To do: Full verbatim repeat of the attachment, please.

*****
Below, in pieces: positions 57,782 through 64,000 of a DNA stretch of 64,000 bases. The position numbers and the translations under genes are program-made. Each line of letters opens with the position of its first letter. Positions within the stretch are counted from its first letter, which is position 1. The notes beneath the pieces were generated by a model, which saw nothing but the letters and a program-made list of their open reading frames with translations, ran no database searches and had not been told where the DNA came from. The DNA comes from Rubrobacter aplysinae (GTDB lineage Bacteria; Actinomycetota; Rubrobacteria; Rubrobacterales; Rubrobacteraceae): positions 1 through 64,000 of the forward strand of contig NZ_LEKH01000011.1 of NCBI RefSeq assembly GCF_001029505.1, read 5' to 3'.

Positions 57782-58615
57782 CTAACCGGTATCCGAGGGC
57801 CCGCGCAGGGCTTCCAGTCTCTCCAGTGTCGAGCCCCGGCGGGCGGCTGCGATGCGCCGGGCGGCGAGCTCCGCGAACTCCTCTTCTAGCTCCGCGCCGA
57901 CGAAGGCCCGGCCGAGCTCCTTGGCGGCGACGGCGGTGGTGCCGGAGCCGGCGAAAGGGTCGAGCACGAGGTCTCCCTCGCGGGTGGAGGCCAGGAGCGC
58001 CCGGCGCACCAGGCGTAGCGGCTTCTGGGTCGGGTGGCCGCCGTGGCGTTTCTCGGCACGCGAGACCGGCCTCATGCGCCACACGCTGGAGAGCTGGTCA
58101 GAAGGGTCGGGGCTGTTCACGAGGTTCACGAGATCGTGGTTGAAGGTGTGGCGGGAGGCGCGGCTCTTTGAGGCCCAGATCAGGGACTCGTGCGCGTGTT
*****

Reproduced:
Below, in pieces: positions 57,782 through 64,000 of a DNA stretch of 64,000 bases. The position numbers and the translations under genes are program-made. Each line of letters opens with the position of its first letter. Positions within the stretch are counted from its first letter, which is position 1. The notes beneath the pieces were generated by a model, which saw nothing but the letters and a program-made list of their open reading frames with translations, ran no database searches and had not been told where the DNA came from. The DNA comes from Rubrobacter aplysinae (GTDB lineage Bacteria; Actinomycetota; Rubrobacteria; Rubrobacterales; Rubrobacteraceae): positions 1 through 64,000 of the forward strand of contig NZ_LEKH01000011.1 of NCBI RefSeq assembly GCF_001029505.1, read 5' to 3'.

Positions 57782-58615
57782 CTAACCGGTATCCGAGGGC
57801 CCGCGCAGGGCTTCCAGTCTCTCCAGTGTCGAGCCCCGGCGGGCGGCTGCGATGCGCCGGGCGGCGAGCTCCGCGAACTCCTCTTCTAGCTCCGCGCCGA
57901 CGAAGGCCCGGCCGAGCTCCTTGGCGGCGACGGCGGTGGTGCCGGAGCCGGCGAAAGGGTCGAGCACGAGGTCTCCCTCGCGGGTGGAGGCCAGGAGCGC
58001 CCGGCGCACCAGGCGTAGCGGCTTCTGGGTCGGGTGGCCGCCGTGGCGTTTCTCGGCACGCGAGACCGGCCTCATGCGCCACACGCTGGAGAGCTGGTCA
58101 GAAGGGTCGGGGCTGTTCACGAGGTTCACGAGATCGTGGTTGAAGGTGTGGCGGGAGGCGCGGCTCTTTGAGGCCCAGATCAGGGACTCGTGCGCGTGTT